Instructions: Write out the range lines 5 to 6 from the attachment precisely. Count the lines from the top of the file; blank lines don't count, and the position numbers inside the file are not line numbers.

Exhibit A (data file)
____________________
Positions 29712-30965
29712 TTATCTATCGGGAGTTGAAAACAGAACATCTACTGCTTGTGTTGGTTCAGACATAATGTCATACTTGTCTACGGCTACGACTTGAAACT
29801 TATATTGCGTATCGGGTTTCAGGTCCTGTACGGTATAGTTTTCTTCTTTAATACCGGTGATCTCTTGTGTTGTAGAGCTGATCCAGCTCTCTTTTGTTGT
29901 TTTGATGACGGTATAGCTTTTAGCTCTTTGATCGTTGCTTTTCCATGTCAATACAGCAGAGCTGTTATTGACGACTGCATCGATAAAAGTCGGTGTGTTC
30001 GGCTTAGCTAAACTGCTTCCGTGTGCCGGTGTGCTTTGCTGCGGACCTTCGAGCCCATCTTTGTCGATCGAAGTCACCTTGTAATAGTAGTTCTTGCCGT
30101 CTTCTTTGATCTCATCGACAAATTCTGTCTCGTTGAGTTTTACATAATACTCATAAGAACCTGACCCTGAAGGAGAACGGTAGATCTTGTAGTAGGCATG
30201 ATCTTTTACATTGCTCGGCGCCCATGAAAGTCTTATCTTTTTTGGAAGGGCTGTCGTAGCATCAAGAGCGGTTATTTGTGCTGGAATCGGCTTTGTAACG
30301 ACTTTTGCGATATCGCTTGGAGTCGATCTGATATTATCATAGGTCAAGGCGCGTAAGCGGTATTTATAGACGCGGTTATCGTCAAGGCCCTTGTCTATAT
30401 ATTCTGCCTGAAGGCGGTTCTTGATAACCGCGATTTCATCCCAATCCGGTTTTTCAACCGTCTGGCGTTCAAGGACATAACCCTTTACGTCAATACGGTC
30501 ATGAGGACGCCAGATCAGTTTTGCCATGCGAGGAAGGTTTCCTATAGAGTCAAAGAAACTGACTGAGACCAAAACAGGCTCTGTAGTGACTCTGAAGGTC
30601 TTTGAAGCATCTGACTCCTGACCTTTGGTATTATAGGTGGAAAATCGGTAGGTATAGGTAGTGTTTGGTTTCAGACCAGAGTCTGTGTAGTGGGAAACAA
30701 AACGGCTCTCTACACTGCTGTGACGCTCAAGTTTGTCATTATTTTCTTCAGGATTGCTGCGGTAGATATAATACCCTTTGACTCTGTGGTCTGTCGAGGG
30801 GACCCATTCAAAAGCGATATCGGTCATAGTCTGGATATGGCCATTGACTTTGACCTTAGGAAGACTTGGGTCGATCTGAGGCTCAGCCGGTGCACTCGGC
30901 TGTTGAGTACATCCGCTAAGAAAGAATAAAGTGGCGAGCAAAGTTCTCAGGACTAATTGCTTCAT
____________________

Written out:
30001 GGCTTAGCTAAACTGCTTCCGTGTGCCGGTGTGCTTTGCTGCGGACCTTCGAGCCCATCTTTGTCGATCGAAGTCACCTTGTAATAGTAGTTCTTGCCGT
30101 CTTCTTTGATCTCATCGACAAATTCTGTCTCGTTGAGTTTTACATAATACTCATAAGAACCTGACCCTGAAGGAGAACGGTAGATCTTGTAGTAGGCATG